Unearned revenue holds a pivotal role in the financial landscape of SaaS companies. Let's explore why it's so crucial, through seven key aspects, each illuminated with examples.

1. Cash Flow Management

Unearned revenue, often seen as a liability, is actually a boon for cash flow. When a client pays in advance, this cash influx boosts the cash account, providing the necessary capital for immediate expenses. For instance, if a SaaS company receives advance payment for an annual subscription, it can use this cash for development costs or marketing efforts. This advance payment ensures a steady cash flow, crucial for maintaining operations and planning future expansions.

2. Revenue Recognition Accuracy

Accrual accounting principles mandate that revenue is recognized when earned, not when received. Unearned revenue accounts help SaaS companies adhere to these principles. For example, when a company receives payment for a service not yet rendered, this amount enters the unearned revenue account. Over time, as the company fulfills its service obligations, it gradually transfers this amount to the earned revenue account, ensuring accurate revenue recognition in each accounting period.

3. Improved Financial Reporting

Unearned revenue contributes to more accurate financial statements. It's recorded on the balance sheet as a current liability, reflecting the company's obligation to deliver future services. This recording enhances the clarity of the company's financial position. For instance, deferred revenue from prepaid subscriptions appears on the balance sheet, providing stakeholders a clear view of the company's future revenue commitments and financial health.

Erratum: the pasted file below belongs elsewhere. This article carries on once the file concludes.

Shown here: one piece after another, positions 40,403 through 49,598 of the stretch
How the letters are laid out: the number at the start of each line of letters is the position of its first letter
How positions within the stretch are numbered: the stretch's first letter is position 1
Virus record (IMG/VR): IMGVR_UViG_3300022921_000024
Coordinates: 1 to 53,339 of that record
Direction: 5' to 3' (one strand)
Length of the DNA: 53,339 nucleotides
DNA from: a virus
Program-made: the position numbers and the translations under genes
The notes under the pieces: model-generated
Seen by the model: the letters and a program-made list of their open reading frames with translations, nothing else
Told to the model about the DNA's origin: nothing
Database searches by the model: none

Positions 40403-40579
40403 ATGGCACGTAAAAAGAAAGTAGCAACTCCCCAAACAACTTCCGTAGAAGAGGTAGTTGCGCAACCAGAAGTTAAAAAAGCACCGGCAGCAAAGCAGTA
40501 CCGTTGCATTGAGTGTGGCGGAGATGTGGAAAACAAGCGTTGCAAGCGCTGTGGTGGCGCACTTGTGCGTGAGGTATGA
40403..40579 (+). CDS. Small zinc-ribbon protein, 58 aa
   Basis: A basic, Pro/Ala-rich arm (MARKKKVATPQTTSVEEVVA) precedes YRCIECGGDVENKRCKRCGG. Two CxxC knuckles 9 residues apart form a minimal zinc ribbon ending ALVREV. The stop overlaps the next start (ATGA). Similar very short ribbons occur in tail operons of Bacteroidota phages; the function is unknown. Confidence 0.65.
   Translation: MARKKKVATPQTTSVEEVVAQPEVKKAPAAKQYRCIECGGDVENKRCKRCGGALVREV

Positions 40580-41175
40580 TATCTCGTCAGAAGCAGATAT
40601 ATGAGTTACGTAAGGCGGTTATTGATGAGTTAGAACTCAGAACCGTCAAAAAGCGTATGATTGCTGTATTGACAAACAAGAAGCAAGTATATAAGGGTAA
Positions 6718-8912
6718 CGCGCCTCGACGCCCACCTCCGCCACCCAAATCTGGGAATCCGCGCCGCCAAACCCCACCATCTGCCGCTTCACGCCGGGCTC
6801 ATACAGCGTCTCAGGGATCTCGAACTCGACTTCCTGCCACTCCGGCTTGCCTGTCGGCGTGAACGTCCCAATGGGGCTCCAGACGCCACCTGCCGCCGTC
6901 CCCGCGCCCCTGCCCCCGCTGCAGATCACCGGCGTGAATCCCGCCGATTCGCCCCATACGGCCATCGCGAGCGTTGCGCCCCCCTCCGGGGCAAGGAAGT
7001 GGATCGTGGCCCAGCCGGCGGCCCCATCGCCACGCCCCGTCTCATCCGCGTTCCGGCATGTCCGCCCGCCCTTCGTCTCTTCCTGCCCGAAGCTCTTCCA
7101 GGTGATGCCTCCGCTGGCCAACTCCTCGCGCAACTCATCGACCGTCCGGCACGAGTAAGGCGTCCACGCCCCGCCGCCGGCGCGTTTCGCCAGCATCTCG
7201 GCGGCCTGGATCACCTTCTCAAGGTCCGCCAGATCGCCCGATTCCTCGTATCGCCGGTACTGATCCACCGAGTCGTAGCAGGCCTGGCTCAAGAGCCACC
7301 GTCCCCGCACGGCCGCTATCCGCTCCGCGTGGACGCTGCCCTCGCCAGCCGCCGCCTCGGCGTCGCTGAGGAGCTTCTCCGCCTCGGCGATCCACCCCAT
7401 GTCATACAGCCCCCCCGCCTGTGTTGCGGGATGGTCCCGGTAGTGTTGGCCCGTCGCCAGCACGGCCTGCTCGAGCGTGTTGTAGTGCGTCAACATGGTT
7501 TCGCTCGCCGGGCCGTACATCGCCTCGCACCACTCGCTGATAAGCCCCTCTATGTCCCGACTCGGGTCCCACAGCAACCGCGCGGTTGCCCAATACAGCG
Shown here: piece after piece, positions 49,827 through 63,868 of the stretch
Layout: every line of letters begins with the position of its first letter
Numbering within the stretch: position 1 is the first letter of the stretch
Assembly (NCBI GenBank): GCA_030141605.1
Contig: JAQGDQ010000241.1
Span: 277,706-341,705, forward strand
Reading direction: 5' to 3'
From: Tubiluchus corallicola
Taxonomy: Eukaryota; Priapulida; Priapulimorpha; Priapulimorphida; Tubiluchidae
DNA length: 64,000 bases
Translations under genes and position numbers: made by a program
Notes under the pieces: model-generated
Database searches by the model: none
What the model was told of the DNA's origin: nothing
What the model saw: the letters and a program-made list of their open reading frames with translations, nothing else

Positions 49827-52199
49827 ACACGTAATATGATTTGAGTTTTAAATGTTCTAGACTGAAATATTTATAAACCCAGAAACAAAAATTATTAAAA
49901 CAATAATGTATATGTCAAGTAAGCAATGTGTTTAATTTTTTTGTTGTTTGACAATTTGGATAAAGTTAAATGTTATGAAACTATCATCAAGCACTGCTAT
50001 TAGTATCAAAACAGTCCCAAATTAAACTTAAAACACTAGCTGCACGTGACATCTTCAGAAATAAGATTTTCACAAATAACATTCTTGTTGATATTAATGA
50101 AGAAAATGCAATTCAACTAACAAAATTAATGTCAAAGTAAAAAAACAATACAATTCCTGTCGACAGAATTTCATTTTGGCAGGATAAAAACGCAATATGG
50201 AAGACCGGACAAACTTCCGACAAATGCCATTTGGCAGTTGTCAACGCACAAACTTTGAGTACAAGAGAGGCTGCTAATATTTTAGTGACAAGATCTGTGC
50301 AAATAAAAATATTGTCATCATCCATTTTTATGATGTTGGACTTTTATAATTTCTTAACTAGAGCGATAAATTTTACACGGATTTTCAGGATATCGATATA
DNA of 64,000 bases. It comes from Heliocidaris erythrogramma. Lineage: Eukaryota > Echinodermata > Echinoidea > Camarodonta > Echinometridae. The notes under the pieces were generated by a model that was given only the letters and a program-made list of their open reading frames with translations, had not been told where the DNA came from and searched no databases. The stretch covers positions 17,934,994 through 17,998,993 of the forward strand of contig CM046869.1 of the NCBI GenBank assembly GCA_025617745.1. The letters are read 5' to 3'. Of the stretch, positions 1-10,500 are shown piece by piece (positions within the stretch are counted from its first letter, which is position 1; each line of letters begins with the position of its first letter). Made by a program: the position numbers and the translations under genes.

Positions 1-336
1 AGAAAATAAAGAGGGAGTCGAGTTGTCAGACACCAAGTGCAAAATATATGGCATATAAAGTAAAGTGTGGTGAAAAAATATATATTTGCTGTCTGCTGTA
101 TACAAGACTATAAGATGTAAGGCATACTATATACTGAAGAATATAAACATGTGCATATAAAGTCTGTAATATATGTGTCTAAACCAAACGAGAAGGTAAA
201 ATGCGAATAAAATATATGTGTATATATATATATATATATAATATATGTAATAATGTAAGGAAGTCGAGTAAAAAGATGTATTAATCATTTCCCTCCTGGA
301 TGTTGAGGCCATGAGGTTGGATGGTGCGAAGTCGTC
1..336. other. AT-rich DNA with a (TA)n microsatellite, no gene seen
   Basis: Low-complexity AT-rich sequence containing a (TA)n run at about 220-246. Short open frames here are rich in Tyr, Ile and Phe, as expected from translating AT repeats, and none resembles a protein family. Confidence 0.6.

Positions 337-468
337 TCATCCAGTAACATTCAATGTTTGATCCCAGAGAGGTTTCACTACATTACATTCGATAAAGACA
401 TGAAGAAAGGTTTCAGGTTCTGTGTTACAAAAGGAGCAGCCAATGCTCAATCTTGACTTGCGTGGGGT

4. Compliance with Financial Standards

Recording unearned revenue correctly is vital for compliance with Financial Accounting Standards Board (FASB) regulations and the Securities and Exchange Commission (SEC) guidelines. This compliance is crucial for SaaS companies, especially those publicly traded or seeking investment. Properly accounting for deferred revenue ensures that a company's financial reporting aligns with legal and industry standards, mitigating the risk of legal complications.

5. Risk Management and Planning

Unearned revenue aids in risk management and financial planning. By recognizing revenue only when it's earned, companies can avoid overstating their financial performance. This cautious approach is essential for long-term financial stability. For example, if a SaaS company relies on advance rent payments, recognizing this as unearned revenue ensures that the company doesn't prematurely count it as profit, thus maintaining a realistic view of its financial standing.

6. Customer Commitment and Trust

When a customer makes an advance payment, it signifies trust in the SaaS company. Recording this as unearned revenue reflects the company's commitment to deliver value in the future. This practice fosters customer trust and loyalty. For instance, when a client pays for a prepaid service, they expect the company to fulfill its service promise. Accurately accounting for this as unearned revenue demonstrates the company's dedication to meeting its obligations.

7. Insight into Business Health